No feature of the new iPhone 5 has come in for as much criticism as Apple’s decision to drop the venerable 30-pin iPod connector in favor of a new, reversible 8-pin plug called Lightning.
Some people, especially those with a lot of iPod/iPhone/iPad accessories were understandably upset that they have suddenly been rendered obsolete. The $29 price for a Lightning-to-30-pin adapter doesn’t help, although that cost will undoubtedly come down as soon as third-party accessory makers bring theirs to market. The problem is that the nearly decade-0ld 30-pin was obsolete and too big, and was becoming a real design issue for Apple.
A more serious question is why Apple did not go to the micro USB connector that is supposed to be a standard in the phone industry. While the decision is surely due in part to Apple’s sense of esthetics and in part to Apple’s desire to control the accessory market through licensing of the proprietary Lightning connector, there was a truly compelling reason: The iPad.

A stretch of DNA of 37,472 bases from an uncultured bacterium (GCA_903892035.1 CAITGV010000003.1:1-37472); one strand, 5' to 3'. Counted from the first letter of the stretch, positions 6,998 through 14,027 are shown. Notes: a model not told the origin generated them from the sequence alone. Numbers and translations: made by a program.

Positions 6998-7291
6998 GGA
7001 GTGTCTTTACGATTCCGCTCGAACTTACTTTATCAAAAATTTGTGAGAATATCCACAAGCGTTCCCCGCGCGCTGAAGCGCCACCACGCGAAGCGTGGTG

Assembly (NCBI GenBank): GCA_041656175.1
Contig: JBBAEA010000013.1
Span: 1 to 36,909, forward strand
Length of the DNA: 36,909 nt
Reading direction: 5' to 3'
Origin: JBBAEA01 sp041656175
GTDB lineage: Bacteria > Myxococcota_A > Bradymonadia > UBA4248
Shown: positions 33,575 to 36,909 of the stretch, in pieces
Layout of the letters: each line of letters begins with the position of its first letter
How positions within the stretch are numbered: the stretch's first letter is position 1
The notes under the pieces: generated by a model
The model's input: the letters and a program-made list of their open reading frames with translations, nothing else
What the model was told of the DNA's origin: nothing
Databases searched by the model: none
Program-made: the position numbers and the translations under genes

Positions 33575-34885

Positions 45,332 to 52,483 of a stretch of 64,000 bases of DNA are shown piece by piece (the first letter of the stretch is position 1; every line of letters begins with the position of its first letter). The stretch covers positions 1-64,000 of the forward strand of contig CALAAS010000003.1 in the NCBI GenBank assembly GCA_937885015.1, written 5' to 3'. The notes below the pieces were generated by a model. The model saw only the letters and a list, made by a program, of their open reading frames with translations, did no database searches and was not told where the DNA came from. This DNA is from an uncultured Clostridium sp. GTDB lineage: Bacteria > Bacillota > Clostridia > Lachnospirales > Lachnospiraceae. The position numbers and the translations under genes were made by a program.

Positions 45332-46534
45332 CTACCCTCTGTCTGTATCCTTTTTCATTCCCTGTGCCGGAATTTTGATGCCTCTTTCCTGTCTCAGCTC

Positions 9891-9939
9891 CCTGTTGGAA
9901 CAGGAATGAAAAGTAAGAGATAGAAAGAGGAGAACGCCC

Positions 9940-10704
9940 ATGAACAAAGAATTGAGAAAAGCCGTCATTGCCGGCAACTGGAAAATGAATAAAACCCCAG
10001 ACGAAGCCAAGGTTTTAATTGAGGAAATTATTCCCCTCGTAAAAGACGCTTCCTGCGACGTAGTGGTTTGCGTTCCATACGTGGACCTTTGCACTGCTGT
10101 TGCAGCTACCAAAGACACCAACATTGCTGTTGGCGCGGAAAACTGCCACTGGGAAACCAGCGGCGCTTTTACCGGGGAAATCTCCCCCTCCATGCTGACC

Here’s the problem: The micro USB pins are very small, and the power-carrying connectors, pins 1 and 5, are rated to carry 1.8 amps at 5 volts DC. That means that the maximum charging power that can safely flow across the connector is 9 watts. But the iPad wants 10 watts to charge. It will charge on as little as 5 watts, the output of most USB 3 ports and the specially modified USB 2 ports on newer Apple products, but needs 10 watts for fastest charging.
Depending on the circuitry involved, there’s some danger that attempting to charge a USB iPad, if such a thing existed, would cause the connector to overheat. But the more likely result would be a 10% slowdown in the iPad’s charging rate, an especially unfortunate outcome on the already slow-charging third-generation device.
Apple has promised a micro USB-to-Lightning connector to comply with European Commission regulatory requirements. But I bet it will generate a warning regarding iPad use when the next generation of Lightning-equipped iPads appears.